Amazon Prime had swooped in and bought the UK rights, while Premier had bought the rights to 33 live Premier League games on Saturday afternoons and a further 20 matches from 2019 onwards.

It is an extraordinary achievement for the Newry-born businessman who has proven his guile and resilience through several incarnations in a sector dominated by giants.

The arrival of a new player in Amazon has broken the hold BT and Sky have had on Premier League coverage in the UK. Competition might be good, but it means anybody who wants to have all live matches available to them will end up making three different payments to three companies.

Premier Sports can tie up a deal with another provider in Ireland to enhance the offering and ensure it reaches a wider audience.

Premier Sports was founded by O'Rourke in 2011 and is owned through a Luxembourg-registered company called Premier Media.

If this works out well in the next three to five years, perhaps O'Rourke could end up selling this business on to someone else at some point. Now that is serial entrepreneurship.

Brexit fudge is now heading towards a very sticky end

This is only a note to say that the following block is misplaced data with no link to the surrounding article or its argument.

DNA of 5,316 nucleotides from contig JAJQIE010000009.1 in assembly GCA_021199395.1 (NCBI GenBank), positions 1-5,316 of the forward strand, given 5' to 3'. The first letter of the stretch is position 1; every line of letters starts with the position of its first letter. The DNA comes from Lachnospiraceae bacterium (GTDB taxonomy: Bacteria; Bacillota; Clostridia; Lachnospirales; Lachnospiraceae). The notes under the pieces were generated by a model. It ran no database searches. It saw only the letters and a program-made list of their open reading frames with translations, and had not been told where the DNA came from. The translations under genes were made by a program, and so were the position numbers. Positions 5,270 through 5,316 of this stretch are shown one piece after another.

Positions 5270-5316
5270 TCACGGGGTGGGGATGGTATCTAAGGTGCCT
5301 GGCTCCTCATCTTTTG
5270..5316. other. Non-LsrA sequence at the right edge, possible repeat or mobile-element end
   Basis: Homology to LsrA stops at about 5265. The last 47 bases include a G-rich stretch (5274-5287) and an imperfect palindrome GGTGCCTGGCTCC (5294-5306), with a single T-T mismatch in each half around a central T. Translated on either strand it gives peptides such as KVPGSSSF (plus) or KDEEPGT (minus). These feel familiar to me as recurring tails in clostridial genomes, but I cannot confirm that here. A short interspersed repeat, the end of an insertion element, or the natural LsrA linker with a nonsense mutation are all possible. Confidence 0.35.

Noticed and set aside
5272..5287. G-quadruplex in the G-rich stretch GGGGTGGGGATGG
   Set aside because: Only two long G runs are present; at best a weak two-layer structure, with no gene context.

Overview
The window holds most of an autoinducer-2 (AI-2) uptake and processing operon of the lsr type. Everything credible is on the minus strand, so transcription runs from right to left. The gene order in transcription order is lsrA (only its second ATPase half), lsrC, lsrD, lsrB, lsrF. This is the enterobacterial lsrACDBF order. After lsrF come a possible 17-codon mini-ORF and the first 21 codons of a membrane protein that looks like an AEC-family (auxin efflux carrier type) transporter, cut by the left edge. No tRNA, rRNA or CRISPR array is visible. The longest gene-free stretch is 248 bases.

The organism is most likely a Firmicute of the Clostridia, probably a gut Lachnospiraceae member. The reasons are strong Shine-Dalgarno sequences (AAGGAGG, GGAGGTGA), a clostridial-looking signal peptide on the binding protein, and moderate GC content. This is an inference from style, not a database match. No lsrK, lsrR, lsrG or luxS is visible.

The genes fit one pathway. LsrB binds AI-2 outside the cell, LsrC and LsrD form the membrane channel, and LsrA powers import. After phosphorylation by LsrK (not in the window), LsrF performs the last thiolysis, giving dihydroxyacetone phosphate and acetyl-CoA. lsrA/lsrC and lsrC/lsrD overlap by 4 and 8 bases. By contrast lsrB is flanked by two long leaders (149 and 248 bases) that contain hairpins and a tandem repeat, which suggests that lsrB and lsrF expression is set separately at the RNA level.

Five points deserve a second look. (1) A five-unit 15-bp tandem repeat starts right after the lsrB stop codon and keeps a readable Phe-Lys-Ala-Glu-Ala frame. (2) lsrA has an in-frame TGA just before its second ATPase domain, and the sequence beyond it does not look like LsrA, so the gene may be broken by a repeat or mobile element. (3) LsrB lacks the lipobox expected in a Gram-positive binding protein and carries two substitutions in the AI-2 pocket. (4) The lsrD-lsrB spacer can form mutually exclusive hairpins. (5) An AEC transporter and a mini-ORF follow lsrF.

The Brexit fudge continues. On Thursday, Theresa May published her proposals for how the backstop arrangement would work in order to prevent a hard border in Ireland. Central to her plan was that all of the UK would remain in some customs union or regulatory alignment until a permanent and viable trading relationship is worked out. The question was how long should it last.

David Davis, the Brexit secretary, wanted to put a time limit on it. Theresa May knew this simply would not fly with Dublin or Brussels. She may also be using the border issue to deliver a softer Brexit by the back door.

She granted Davis a concession (more like a figleaf), namely that a target date would apply.

In Ireland this received a guarded response from Government. Fianna Fail said that even mention of a time limit is not good enough. In Britain, it was seen that May's concession to Davis was paltry and meaningless. The target date of 2021 was just that - a target. And targets can easily be missed.

The Irish Government and the EU will take some time to study it. It is a negotiating position. However, Dublin would prefer no time limit while Brussels appears distrustful of what the British are up to.

Two years after the referendum result, the British government still can't find agreement on what it wants from the withdrawal from the EU. But perhaps the first sign of cracks between Dublin and Brussels are set to appear.